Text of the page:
During the peak of the original PlayStation, legendary game designer Shinji Mikami rose to fame by creating several classic franchises. First in 1996, Mr. Mikami created Resident Evil, and with it, the entire survival horror genre that we know and love today. A few years later in 1999, Mikami created his second survival horror franchise; Dino Crisis. While not quite as commercially successful as its older sibling, Dino Crisis and it’s sequel Dino Crisis 2 were both met with praise from the media and the growing survival horror fan base.
Starring a leather clad red head named Regina, Dino Crisis swapped mindless zombies for everyone’s childhood wonder: Dinosaurs! Players were now struggling to survive in a world that has been overrun by one of the mightiest and most vicious species to ever walk the Earth. Dino Crisis took the survival horror formula, and turned it up a notch by making the enemies deadlier, trading the narrow corridors of a mansion for a facility deep inside the jungle. What could be scarier and more heart pounding than trying to survive a dinosaur infested jungle?
What should change:
More polys – Like Resident Evil before it, Dino Crisis used pre-rendered backgrounds and static camera angles. This would make updating the game’s visuals easier on the developers as they could simply update the character models and action that happens on screen. The environments themselves would basically remain untouched. After releasing on the PlayStation, Dino Crisis went on to be released on the Dreamcast and most recently PlayStation Network, so the developers have already made touches that could be built upon.
Extinction points – Naturally Capcom should want gamers to start with the original Dino Crisis but the addition of extinction points to Dino Crisis 2 cannot be overlooked. Dino Crisis 2 took a slightly more action oriented direction by throwing more enemies at you and by awarding the player with “extinction points” for every dino they managed to take down. These points could be used to buy new weapons, ammo, supplies and to upgrade your arsenal. This feature made the game slightly more arcade like in nature and today’s gamers would appreciate the more action oriented direction.
Extra Crisis – Another feature that Dino Crisis 2 implemented that should be included in any hypothetical update of Dino Crisis is the unlockable mode “Dino Colosseum”. Dino Colosseum was a kind of survival mode which placed the player in a virtual colosseum with the weapons of their choice tasking the player to fend off waves of dinosaurs, with each wave getting progressively harder. Furthermore, upon completion, or your death depending on how long you last, you are ranked depending on your performance. Sounds like an achievement in the making! It was a neat little extra that provided several more hours of entertainment and allowed players to sharpen their extinction skills.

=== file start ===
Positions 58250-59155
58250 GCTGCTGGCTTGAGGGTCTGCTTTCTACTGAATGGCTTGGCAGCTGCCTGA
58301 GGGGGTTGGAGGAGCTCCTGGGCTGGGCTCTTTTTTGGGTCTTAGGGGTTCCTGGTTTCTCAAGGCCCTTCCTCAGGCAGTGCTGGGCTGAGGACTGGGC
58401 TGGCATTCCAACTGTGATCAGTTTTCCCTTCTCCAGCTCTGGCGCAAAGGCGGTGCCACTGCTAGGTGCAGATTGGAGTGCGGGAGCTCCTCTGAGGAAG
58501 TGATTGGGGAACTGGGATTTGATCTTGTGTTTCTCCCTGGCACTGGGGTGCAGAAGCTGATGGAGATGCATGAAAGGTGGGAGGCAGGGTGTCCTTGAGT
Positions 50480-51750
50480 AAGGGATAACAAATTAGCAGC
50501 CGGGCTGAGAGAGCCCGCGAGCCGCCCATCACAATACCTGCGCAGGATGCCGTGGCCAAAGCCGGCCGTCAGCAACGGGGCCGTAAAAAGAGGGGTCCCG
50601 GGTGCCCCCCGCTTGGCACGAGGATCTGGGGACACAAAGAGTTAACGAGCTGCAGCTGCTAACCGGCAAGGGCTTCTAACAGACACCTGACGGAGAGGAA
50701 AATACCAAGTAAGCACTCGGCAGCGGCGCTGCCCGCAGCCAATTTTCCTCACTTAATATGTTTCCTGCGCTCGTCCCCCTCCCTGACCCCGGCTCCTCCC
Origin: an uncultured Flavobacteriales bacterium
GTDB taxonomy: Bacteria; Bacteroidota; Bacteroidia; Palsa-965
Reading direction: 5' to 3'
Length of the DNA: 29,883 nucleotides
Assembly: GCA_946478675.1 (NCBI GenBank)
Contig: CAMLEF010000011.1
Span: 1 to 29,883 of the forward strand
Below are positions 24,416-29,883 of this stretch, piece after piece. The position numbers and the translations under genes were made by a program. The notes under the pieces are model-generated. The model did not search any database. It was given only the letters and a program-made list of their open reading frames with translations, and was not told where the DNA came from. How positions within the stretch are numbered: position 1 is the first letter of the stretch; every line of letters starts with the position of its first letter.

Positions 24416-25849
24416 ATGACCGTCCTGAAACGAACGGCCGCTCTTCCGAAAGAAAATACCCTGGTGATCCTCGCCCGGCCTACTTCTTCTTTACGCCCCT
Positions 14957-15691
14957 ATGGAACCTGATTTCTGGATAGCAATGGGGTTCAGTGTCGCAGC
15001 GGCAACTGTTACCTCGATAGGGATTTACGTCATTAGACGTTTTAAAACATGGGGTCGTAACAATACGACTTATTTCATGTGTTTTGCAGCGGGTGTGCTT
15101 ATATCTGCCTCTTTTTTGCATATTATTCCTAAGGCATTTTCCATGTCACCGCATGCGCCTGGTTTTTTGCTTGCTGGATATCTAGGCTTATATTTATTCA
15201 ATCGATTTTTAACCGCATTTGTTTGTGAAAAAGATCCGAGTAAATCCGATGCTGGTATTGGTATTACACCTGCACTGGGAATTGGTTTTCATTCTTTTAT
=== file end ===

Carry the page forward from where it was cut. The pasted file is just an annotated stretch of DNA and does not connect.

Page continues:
What should stay the same:
The Controls – The tank-like controls that the Resident Evil and Dino Crisis games made infamous should stay. Even though the control scheme has garnered much hate over the years, games like Dino Crisis were the birth place of survival horror. As far as we’re concerned if you weren’t around for the birth of the survival horror genre (and the clunky control scheme) then you haven’t truly experienced survival horror. By today’s standards the control scheme may feel a dated, but having restrictions on your actions was and still is a huge part of the tension of the game.
Regina – Let’s face it. Characters like Chris Redfield, Jill Valentine, and Albert Wesker are loved now, but at the time of Resident Evil’s release, they weren’t anything special. Regina on the other hand, is far from generic. First of all, she kills dinosaurs for a living. Second, she does so dressed like a hot biker chick with fire red hair. In today’s world of gritty protagonists, Regina is a breath of fresh air. If the Dino Crisis franchise ever makes a comeback (which it should) it needs to center around Regina.
Inventory & ammo variety – Another concept that has lost luster in today’s gaming world is inventory management. An integral part of early survival horror games comes from a simple concept; You can only carry so much. What you carry is up to you but you’re literally fighting for your survival. Do you carry lots of firepower and ammunition, but cut yourself low on health supplies? Do you carry a little less ammo, and bring more supplies to heal yourself? These small decisions enhance the sense of urgency and nervousness you get from playing survival horror games. When you look to your inventory and you realize you’re on your last clip, you get a sinking feeling and your palms start to sweat. Can you actually make it by whatever lies ahead with just eight bullets? Managing your inventory may sound tedious, but it’s an important aspect of keeping the player on edge.
Why it would succeed:
The survival horror genre is currently relatively untapped on Xbox Live Arcade. While we love the crazy and stylized games that are often delivered on XBLA, there’s room for a good old fashioned horror experience like Dino Crisis. Couple the main game with some arcade style extras like Dino Colosseum and Capcom would be well on their way to a digital download success. Whether you’d be diving into Dino Crisis for a nostalgic fight for survival or your first taste of terror, playing this game on Xbox 360 would be well worth an XBLA fan’s time.